What’s your favorite song of the week? Share your pick in the comment section below and be sure to subscribe to the site and follow us on Facebook, Twitter, Instagram, and Tumblr to keep up with all of our posts.
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The final (full) week of May brought a lot of returns from some of our team’s favorite artists. Girl groups, boy groups, solo artists, and a wide variety of genres are represented in this week’s KultScene weekly K-pop faves.
“Windy Day” by Oh My Girl (Released May 25)
With “Windy Day”, Oh My Girl threatened us with a most dreaded coffee shop ballad. I nearly stopped listening after twenty seconds due to intense disappointment, especially this being the best and most exuberant of all rookie girl groups. I perked up by Yooa and Binnie’s angelic pre-chorus and was absolutely hooked by the Middle East-inspired break after the chorus. Between these parts, the song is driven by Oh My Girl’s perpetual dynamism. First by the chorus vocals in which seven of the members participate in and then by those wonderful strings (might be an Oud) and choreography. No group has exuded such youthful apathy towards musical norms quite like Oh My Girl. They are the rightful heirs to Girls’ Generation’s throne.
“Life in Color” by Beenzino (Released May 26)
After the lackluster that was “We Are Going To,” it’s comforting to see that Beenzino is back at it making up for the lost momentum after his “Up All Night” album. It’s no secret that Beenzino is #artsy: one of his most artistic music videos is last year’s “Break.” Continuing the concept and, with another Digipedi music video, comes “Life in Color.” The track is more on the experimental, hypebeast hip-hop side rather than the Southern rap stuff Illionaire regularly does, which makes it that more refreshening. Korea is all about making rap music that doesn’t sound like rap music (mainly slow tempo tracks with a singer at the chorus), but Beenzino mastered this practice by creating something interesting and new while keeping it upbeat. I for one am now highly anticipating his new album (which drops tomorrow!) and hope we see more songs on par with “Life in Color” rather than “Break” and “We Are Going To.”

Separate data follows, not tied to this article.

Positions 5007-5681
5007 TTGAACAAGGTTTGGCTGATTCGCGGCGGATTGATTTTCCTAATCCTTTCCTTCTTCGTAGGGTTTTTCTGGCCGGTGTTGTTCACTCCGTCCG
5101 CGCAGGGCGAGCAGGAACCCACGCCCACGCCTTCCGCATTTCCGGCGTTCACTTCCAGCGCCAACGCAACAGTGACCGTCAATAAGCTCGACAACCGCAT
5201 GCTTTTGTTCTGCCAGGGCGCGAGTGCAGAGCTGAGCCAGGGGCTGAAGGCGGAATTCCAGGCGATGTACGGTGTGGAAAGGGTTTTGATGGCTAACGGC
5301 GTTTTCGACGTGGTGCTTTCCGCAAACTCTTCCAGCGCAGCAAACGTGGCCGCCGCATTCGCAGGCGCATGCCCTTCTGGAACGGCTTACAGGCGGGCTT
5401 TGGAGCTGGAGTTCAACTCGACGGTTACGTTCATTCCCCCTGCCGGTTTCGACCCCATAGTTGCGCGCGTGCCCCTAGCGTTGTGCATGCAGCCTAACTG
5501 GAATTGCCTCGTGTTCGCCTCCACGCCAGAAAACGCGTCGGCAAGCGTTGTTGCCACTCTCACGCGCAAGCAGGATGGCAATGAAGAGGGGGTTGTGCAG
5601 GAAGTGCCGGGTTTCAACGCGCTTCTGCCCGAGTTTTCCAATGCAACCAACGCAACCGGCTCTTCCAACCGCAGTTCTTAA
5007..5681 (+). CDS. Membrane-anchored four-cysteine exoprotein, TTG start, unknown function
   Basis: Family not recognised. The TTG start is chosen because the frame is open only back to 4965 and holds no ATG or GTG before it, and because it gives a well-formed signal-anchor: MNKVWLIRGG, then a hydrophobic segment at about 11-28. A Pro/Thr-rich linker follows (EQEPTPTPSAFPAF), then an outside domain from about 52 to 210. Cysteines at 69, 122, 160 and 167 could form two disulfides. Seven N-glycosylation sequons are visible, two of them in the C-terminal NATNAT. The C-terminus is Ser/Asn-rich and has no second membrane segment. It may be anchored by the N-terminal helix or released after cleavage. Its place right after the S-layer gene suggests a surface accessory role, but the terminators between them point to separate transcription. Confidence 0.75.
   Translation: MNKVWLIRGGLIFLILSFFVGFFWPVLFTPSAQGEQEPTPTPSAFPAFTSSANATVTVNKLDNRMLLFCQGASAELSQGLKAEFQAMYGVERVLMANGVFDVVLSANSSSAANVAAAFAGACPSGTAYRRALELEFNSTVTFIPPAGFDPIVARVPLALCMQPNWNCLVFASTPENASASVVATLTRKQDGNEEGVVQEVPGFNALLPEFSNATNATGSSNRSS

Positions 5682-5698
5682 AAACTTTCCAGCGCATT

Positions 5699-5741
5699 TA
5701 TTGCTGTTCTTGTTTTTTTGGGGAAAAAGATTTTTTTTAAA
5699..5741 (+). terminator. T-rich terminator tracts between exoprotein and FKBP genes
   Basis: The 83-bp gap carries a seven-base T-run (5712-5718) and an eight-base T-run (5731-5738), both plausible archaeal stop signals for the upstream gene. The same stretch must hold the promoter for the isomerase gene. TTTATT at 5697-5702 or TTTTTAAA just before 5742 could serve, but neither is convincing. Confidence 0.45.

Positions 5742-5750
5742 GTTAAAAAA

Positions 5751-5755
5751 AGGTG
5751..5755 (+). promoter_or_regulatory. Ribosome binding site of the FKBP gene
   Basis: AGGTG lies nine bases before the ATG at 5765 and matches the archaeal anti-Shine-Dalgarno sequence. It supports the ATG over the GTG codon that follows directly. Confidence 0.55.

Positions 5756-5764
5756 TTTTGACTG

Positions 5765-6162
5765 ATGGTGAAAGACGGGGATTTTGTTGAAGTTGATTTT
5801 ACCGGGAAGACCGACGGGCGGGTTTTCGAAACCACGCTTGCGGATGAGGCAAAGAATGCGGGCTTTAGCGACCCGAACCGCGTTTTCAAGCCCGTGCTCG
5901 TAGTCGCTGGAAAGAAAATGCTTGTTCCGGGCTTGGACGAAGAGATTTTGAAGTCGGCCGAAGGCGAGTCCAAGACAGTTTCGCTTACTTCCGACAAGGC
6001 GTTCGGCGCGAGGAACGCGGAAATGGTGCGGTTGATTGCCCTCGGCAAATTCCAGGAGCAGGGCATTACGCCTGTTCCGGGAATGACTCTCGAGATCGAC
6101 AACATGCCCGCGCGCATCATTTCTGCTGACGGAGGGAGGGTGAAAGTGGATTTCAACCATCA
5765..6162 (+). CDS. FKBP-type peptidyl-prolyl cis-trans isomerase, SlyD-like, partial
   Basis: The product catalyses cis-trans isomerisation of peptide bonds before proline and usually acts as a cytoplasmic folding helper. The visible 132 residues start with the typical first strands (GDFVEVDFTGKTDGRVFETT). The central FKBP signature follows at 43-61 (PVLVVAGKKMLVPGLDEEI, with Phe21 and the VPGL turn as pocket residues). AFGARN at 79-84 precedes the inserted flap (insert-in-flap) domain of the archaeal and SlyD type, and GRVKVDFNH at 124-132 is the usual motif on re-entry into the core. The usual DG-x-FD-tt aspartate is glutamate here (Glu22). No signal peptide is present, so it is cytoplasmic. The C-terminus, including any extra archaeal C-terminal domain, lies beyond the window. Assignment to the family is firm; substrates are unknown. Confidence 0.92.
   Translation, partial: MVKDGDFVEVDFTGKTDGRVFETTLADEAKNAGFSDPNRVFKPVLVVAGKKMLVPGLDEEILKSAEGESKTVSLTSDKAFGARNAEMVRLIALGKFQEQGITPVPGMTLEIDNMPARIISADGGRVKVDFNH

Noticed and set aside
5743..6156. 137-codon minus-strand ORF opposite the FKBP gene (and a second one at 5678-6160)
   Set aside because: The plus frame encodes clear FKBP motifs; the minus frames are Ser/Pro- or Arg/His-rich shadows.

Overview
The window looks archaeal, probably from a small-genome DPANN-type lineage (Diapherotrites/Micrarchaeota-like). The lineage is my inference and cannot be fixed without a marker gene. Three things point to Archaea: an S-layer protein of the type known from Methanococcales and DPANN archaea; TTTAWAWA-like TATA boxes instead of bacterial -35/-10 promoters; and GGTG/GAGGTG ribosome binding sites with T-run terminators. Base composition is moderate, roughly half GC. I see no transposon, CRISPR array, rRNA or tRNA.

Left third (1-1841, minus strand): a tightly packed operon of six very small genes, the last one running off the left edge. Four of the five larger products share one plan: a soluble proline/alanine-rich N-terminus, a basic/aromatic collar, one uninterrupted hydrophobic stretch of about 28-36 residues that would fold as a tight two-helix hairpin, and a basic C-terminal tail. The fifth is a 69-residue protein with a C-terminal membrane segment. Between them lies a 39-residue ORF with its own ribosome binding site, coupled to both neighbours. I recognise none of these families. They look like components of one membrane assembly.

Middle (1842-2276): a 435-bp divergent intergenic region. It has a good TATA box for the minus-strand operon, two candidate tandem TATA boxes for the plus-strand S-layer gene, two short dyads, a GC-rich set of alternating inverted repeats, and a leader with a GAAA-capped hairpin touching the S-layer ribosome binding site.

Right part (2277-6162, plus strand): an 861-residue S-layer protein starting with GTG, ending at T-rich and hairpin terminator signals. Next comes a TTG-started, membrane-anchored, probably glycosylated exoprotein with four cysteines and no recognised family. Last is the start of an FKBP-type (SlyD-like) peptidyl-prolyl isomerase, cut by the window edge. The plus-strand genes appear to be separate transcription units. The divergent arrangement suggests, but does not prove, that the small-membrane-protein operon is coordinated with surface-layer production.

“so-so” by Baek A Yeon (Released May 23)
I accidentally came across this song while scrolling through Youtube. Baek A Yeon’s soothing vocals blended with the soft melody is easy on ears. This ballad track has R&B and soul effect to it which portrays the feelings of being single and lovesick. The lyrics are quite relatable and hold some bitter reality to them. The subdued effect of the song is neutralized by using pastel shades for the video. The music video has a cute concept and is pleasing to eyes. Baek A Yeon’s “So So” is skyrocketing the music charts, like her previous hits.
”Monodrama” by Lay (EXO) (Released May 26)
I really missed hearing R&B from EXO, and even though he only makes up a ninth of the group, Lay’s “Monodrama” was enough to satiate that musical craving. Performed in his native tongue, this song is exactly what I imagine when I think of Chinese R&B. And like all quintessential R&B slow jams, this too makes generous use of layered claps and sensual guitars, giving it a very classic, old school sound. I don’t have to read into the lyrics (I mean, I did) to understand that this isn’t exactly a celebratory song because the instrumentals more than expressed the heartache that “Monodrama” is all about. Lay may not be the strongest vocally in his group, but with this comeback he definitely was able to brandish more than he did when he had to share lines with eight other members. Those several laudatory high notes alone probably made this one of SM Station’s best releases yet.